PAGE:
Ambulance delays continue to put patients at risk

31st January 2020 Clinical Negligence

A BBC investigation published this week has identified ambulance waiting times of over an hour for heart attack, stroke and burn victims, amongst other seriously ill and injured patients.

These findings are deeply concerning and urgent action needs to be taken to avoid the potential devastating impact delays could have on patients and families.

A heart-breaking example reported by the BBC is the story of Derrin Cozart, 55, who collapsed at home on his own and rang 999 after he came to. It was over an hour before the ambulance crew had arrived, by which time he had sadly passed away.

NHS staff are calling for change, which its patients desperately need. Ambulance Service employees have commented that "All our staff are working flat out" and that the issue is as "frustrating for staff as it is for patients".

It seems that in order to work towards a solution, the scale and potential causes of the problem, as identified in today’s news report, need to be recognised.

A historic problem

Ambulance delays have been a key issue for the NHS over recent years, with a previous BBC investigation undertaken in 2016 identifying a national struggle for ambulance services to reach seriously ill and injured patients quickly enough.

At the time of the 2016 investigation our clinical negligence team represented the family of a grandmother who died after a three hour ambulance wait.

Who is currently effected and how many ‘long waits’ are there?

It has been identified that the patients suffering from ambulance delays are those who are classed as second most serious (‘category two’). The ambulance services are having to prioritise the most serious ‘immediately life threatening’ cases, such as cardiac arrests.

Category two emergencies are:

·         Heart attack (if conscious and breathing)

·         Serious injury/trauma (not including uncontrollable bleeding)

·         Stroke

·         Possible blood poisoning

·         Major burns

·         Fits

 

It is reassuring that long waits for immediately life-threatening cases are unusual - just one in 270 cases took longer than 30 minutes to reach. That works out at less than 40 a week.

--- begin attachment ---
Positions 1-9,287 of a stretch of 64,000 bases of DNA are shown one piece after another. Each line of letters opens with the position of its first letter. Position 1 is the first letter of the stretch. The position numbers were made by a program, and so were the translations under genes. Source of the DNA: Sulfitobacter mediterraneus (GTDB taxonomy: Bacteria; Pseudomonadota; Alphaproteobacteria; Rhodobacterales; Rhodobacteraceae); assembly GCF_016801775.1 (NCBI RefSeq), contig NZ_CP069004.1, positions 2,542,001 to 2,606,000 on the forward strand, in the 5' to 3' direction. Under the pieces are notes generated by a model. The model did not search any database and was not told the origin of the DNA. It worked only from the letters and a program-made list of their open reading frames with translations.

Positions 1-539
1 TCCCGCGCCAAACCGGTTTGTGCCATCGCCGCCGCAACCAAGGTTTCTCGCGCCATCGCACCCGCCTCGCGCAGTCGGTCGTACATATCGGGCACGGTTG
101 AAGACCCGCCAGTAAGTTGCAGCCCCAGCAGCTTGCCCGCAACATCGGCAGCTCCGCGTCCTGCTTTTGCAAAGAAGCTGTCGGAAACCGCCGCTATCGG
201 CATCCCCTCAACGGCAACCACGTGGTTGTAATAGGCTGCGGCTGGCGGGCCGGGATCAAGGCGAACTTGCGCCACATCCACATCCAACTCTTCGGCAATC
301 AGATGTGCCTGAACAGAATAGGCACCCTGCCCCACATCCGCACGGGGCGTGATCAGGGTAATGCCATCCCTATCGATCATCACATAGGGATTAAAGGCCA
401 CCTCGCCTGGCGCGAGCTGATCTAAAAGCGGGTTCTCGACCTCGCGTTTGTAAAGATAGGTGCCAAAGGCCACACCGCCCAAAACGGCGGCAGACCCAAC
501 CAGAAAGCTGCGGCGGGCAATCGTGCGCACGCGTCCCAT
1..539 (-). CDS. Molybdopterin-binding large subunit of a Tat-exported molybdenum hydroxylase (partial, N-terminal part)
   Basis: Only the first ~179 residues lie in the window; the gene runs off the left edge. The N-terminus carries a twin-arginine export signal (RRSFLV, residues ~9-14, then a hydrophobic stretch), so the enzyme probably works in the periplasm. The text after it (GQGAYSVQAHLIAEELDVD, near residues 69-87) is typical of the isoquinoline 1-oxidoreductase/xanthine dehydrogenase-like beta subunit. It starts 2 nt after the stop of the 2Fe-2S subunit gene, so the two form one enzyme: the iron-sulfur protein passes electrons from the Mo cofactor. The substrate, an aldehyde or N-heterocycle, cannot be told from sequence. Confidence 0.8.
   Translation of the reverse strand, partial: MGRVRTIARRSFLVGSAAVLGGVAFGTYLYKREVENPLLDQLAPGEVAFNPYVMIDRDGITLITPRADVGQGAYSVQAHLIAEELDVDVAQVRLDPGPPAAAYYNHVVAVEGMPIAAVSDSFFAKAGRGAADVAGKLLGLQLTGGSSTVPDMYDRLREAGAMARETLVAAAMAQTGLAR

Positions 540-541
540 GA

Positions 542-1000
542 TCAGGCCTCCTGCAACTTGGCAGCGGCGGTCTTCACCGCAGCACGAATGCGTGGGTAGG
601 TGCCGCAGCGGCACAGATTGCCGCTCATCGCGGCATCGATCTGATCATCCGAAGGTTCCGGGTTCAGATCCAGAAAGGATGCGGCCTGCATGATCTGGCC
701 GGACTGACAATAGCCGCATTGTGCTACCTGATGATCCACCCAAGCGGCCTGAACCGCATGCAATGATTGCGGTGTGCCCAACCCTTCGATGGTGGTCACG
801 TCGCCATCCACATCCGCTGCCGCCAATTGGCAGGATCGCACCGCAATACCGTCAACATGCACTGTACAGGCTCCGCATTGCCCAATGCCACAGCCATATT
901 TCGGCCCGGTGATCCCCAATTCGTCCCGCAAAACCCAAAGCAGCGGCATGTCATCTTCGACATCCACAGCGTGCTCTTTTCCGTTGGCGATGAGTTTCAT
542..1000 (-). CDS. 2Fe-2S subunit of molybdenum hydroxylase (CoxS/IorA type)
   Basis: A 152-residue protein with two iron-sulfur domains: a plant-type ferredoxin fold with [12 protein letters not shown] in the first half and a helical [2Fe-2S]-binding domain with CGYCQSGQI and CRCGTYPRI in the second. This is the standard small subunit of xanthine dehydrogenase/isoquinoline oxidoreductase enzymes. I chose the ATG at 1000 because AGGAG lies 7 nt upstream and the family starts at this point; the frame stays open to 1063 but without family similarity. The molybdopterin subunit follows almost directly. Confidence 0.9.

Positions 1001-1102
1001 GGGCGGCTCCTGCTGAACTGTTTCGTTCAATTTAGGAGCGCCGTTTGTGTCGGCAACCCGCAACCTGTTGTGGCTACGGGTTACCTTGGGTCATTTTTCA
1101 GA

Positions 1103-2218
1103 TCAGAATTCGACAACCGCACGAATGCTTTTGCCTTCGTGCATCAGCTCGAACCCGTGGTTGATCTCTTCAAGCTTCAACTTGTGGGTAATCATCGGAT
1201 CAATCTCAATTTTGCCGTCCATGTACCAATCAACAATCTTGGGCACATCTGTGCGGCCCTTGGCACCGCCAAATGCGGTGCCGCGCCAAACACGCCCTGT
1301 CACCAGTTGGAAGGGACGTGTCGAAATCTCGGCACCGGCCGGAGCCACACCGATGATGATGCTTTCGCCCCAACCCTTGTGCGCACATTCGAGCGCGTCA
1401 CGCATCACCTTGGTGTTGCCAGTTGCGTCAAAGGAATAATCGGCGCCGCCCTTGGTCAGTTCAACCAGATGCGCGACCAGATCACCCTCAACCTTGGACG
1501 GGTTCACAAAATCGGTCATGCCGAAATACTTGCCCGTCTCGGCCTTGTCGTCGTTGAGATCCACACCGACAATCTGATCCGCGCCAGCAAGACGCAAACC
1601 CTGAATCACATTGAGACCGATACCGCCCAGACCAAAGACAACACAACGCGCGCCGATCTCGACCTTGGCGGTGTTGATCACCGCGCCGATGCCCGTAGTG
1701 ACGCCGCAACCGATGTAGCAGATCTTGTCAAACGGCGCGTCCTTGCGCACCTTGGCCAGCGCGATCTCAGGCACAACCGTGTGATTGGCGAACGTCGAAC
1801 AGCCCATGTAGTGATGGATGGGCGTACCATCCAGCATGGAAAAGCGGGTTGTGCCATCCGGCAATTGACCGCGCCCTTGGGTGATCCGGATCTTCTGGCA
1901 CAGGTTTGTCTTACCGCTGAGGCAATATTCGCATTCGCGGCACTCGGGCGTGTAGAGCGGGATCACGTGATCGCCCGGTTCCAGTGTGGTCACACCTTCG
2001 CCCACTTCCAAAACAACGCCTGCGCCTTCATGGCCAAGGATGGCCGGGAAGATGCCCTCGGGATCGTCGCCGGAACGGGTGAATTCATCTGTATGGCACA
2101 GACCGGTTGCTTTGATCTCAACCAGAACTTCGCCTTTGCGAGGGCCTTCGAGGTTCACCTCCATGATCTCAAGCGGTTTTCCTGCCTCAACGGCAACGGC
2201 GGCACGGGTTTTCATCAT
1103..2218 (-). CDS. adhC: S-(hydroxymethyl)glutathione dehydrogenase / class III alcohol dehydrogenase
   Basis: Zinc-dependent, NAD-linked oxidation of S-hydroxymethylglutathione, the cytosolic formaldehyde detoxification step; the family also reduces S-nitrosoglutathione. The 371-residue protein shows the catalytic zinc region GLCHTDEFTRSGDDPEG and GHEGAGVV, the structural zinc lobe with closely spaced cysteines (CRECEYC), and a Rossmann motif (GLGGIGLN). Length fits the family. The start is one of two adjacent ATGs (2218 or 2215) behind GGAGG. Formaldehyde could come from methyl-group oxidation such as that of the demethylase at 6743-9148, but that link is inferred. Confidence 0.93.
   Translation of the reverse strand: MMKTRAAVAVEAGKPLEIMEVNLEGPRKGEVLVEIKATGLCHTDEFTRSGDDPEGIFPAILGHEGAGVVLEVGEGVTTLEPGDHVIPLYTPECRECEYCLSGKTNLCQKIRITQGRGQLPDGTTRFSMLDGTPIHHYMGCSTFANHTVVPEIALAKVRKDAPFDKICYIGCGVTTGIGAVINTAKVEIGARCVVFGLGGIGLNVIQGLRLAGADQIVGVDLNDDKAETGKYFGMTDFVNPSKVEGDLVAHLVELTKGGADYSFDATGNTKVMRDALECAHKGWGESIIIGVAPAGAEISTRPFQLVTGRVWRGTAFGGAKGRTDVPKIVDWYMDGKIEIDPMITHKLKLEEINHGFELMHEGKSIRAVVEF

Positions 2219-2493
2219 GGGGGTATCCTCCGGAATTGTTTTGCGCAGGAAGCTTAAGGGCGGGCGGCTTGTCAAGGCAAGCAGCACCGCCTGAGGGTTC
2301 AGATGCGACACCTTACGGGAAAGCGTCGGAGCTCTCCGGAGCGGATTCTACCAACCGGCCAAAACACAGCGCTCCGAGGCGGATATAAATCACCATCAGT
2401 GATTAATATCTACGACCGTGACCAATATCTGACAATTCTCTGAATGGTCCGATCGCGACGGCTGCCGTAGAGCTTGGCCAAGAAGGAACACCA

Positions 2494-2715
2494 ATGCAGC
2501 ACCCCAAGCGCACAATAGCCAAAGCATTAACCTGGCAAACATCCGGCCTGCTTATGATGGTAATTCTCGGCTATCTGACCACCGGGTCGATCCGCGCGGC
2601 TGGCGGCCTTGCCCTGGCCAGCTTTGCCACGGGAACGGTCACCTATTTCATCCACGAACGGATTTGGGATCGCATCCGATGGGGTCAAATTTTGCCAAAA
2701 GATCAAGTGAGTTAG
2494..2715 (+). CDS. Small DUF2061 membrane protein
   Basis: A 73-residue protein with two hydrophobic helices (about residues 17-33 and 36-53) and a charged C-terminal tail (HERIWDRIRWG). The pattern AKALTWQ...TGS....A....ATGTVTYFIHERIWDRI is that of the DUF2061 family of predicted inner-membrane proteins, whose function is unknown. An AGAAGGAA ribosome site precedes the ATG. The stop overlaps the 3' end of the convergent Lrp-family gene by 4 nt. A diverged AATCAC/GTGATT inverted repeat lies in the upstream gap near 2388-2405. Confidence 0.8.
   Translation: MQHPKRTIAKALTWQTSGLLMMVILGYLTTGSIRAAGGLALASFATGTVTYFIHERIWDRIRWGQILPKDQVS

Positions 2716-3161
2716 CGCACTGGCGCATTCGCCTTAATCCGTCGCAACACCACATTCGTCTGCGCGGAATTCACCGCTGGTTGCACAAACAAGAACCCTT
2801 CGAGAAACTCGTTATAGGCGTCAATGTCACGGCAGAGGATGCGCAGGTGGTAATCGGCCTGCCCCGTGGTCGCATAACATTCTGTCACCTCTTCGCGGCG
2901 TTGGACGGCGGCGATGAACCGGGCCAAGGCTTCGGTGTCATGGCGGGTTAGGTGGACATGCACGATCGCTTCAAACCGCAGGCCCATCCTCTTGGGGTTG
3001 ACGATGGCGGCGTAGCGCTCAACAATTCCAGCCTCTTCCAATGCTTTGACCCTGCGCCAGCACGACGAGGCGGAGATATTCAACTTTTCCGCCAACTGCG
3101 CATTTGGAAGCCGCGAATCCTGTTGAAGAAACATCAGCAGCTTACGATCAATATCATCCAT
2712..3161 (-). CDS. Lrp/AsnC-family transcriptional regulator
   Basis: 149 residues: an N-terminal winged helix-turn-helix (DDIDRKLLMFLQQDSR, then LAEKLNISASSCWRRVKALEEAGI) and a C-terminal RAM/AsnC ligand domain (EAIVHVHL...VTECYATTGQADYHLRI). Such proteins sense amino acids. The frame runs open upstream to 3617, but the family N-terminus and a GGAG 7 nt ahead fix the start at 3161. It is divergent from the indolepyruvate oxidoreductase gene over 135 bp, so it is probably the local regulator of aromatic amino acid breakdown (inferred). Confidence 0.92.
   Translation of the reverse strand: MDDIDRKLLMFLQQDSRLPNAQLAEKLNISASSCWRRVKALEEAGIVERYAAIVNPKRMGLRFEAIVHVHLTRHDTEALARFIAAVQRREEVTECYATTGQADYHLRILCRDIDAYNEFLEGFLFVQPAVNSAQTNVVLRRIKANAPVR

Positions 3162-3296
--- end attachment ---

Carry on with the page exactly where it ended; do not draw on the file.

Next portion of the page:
However for category two cases, the data obtained by the BBC showed that there were 385,000 waits of over an hour from January 2018 to September 2019 out of just over six million incidents responded to. That works out at more than 4,000 a week on average - or one in 16 calls.

What is causing the current delays?

The NHS have suggested that rising demand and delays in handing over patients at A&E are to blame.

This second problem is particularly frustrating as many ambulance services have increased their numbers of staff. However crews are increasingly left queuing outside hospitals.

The future

It seems clear that change needs to come from both those inside and outside of the NHS. The Director of Operations of East Midlands Ambulance Service commented “Every part of the system wants to tackle these issues, but it’s clear that we need more staff and beds and well-functioning social care.”

The Department of Health and Social Care in England have said the government was increasing funding for the health service and had set aside a dedicated pot to invest in ambulance services.

From the BBC’s investigation it seems that any new measures to help the ambulance services need to target ‘category two’ patients and the delays in handing over patients at A&E.

We hope that changes can be made to secure the safety of future patients.

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Ellen Driscoll is a Solicitor located in Manchesterin our Clinical Negligence department

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